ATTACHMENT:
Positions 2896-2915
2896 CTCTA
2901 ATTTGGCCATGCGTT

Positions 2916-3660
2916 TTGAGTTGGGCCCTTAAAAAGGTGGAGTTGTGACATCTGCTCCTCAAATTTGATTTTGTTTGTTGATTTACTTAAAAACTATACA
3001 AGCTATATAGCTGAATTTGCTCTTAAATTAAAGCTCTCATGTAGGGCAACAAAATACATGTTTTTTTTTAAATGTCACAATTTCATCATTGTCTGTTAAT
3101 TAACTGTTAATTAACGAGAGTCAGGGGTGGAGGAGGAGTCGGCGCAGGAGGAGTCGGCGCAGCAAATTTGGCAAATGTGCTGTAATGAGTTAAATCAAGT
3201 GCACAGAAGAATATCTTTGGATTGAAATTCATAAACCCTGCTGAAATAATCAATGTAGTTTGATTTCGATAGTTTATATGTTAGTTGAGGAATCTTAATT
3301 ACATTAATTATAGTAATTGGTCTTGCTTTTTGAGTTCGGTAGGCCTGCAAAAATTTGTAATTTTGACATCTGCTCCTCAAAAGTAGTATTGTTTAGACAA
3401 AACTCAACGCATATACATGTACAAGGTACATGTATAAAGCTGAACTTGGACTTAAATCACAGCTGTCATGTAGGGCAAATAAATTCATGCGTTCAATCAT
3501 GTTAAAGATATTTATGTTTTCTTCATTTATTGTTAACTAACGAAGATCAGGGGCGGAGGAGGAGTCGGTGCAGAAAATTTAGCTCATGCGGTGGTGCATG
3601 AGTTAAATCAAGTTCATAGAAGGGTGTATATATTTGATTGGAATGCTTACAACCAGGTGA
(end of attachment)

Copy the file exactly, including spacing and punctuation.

Positions 2896-2915
2896 CTCTA
2901 ATTTGGCCATGCGTT

Positions 2916-3660
2916 TTGAGTTGGGCCCTTAAAAAGGTGGAGTTGTGACATCTGCTCCTCAAATTTGATTTTGTTTGTTGATTTACTTAAAAACTATACA
3001 AGCTATATAGCTGAATTTGCTCTTAAATTAAAGCTCTCATGTAGGGCAACAAAATACATGTTTTTTTTTAAATGTCACAATTTCATCATTGTCTGTTAAT
3101 TAACTGTTAATTAACGAGAGTCAGGGGTGGAGGAGGAGTCGGCGCAGGAGGAGTCGGCGCAGCAAATTTGGCAAATGTGCTGTAATGAGTTAAATCAAGT
3201 GCACAGAAGAATATCTTTGGATTGAAATTCATAAACCCTGCTGAAATAATCAATGTAGTTTGATTTCGATAGTTTATATGTTAGTTGAGGAATCTTAATT
3301 ACATTAATTATAGTAATTGGTCTTGCTTTTTGAGTTCGGTAGGCCTGCAAAAATTTGTAATTTTGACATCTGCTCCTCAAAAGTAGTATTGTTTAGACAA
3401 AACTCAACGCATATACATGTACAAGGTACATGTATAAAGCTGAACTTGGACTTAAATCACAGCTGTCATGTAGGGCAAATAAATTCATGCGTTCAATCAT
3501 GTTAAAGATATTTATGTTTTCTTCATTTATTGTTAACTAACGAAGATCAGGGGCGGAGGAGGAGTCGGTGCAGAAAATTTAGCTCATGCGGTGGTGCATG
3601 AGTTAAATCAAGTTCATAGAAGGGTGTATATATTTGATTGGAATGCTTACAACCAGGTGA